The history of the beginning of one's back pain is always important in the diagnosis of stress-related back pain. The incident that is the source of the back pain can be identified just by looking into the patient’s history. It is not uncommon for back pains caused by strain or by some other cause to continue due to emotional or mental factors long after the strain or injury has healed.
In some cases, results from an MRI or CT scan may reveal back complications like degenerative disc disease, even if stress was the actual cause. However, the results may not be clinically significant if stress has already been determined as the root cause of the pain. The general characteristics of back pain related to stress include symptoms like the following:
- Pain in the back or neck
- Tenderness of the muscles at specific points
- Fatigue and lack of sleep
- Frequent shifting of pain from one point to another
- Muscle aches
The symptoms of back pain caused by stress are often similar to the symptoms of fibromyalgia. A diagnosis of back pain caused by stress is done by a doctor not only by eliminating other possible causes, but also by detecting its features.
Treatment of stress-related back pain
Just as there are a number of theories on how stress can cause back pain, there are also a couple of treatment approaches that can be applied.
Dr. Sarno’s treatment of back pain from stress - This treatment is based on an emphasis of the emotional and psychological factors causing the back pain, and reassures the patient of the importance of full physical recovery. This approach focuses mainly on repressed feelings of anger or rage as the cause of the back pain. Once it is diagnosed, the patient is strongly advised to "think psychological, not physical." The patient undergoes a series of educational lectures to help him or her accept and acknowledge that the back pain is psychologically-caused. He or she may also be advised to undergo psychotherapy sessions to solve the underlying issue. Dr. Sarno's treatment is very different from the treatment given for back pain by most medical practitioners.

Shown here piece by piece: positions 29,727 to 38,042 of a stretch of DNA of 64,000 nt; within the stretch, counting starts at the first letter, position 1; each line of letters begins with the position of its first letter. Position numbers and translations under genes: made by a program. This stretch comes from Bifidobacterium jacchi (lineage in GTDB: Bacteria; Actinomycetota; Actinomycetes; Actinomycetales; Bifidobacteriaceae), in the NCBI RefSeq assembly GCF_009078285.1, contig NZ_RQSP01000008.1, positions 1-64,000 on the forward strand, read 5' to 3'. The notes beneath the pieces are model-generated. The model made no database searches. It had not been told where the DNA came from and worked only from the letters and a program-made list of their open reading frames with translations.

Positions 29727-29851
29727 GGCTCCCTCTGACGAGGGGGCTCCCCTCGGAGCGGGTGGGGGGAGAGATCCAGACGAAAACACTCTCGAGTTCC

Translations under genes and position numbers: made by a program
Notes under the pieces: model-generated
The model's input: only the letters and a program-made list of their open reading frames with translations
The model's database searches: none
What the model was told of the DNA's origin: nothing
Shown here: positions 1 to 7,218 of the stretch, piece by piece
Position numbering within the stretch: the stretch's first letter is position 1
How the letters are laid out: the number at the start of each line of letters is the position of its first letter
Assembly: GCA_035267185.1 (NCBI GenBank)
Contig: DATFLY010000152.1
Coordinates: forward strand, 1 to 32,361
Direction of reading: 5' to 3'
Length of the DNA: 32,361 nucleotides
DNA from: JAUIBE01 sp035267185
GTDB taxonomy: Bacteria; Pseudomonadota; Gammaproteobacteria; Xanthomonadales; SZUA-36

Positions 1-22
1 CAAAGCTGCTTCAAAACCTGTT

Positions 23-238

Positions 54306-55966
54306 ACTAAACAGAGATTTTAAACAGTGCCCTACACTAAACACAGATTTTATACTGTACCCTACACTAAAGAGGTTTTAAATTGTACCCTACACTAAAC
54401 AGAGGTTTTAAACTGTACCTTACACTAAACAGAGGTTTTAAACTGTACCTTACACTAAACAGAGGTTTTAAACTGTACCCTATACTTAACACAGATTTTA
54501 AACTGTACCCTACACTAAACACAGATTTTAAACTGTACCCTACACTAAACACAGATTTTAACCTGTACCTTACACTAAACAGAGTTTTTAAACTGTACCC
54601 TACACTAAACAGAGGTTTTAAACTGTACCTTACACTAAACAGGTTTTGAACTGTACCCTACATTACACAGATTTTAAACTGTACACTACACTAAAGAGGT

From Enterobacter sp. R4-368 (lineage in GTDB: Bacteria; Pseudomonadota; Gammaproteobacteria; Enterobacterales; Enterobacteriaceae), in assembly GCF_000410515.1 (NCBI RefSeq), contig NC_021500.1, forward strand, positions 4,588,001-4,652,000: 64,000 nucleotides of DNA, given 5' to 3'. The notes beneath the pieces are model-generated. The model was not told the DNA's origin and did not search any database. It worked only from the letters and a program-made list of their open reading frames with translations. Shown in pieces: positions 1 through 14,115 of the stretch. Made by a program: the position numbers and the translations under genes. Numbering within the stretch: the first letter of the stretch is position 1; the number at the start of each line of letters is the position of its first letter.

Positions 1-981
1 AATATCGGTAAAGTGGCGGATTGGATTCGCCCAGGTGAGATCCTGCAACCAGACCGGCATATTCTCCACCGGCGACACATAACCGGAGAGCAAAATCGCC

The multidisciplinary treatment or integrated approach - This is a broader approach than Dr. Sarno’s treatment. In the multidisciplinary approach, the doctor looks into the various factors that have jointly caused the back pain, and a treatment for each is developed. Some of these treatments include physical therapy programs, medication such as muscle relaxants and antidepressants, psychological pain management methods, and counseling. Below are the factors the doctor evaluates as contributing causes of the back pain:
Emotional factors - these include anxiety, depression, and anger among others
Physical factors - they include weak muscles, de-conditioned, nerve irritation, etc.
Cognitive - pessimism, negative thoughts and hopelessness among others.
Environmental factors - such as financial problems, job loss, etc.
The multidisciplinary treatment of stress-related back pain has been applied in numerous cases for almost 25 years. Its success highly depends on the commitment and motivation of the patient when undergoing the rehabilitation. Other treatments have also proven effective in dealing with stress-related back pain, or TMS. However, prevention is better than cure, and the best advice is to avoid stress and find a way to manage it before it spirals out of control. Admitting that you need help with your stress is the first step in managing it and ensuring that you live a happy and healthy life without stress-related back pain.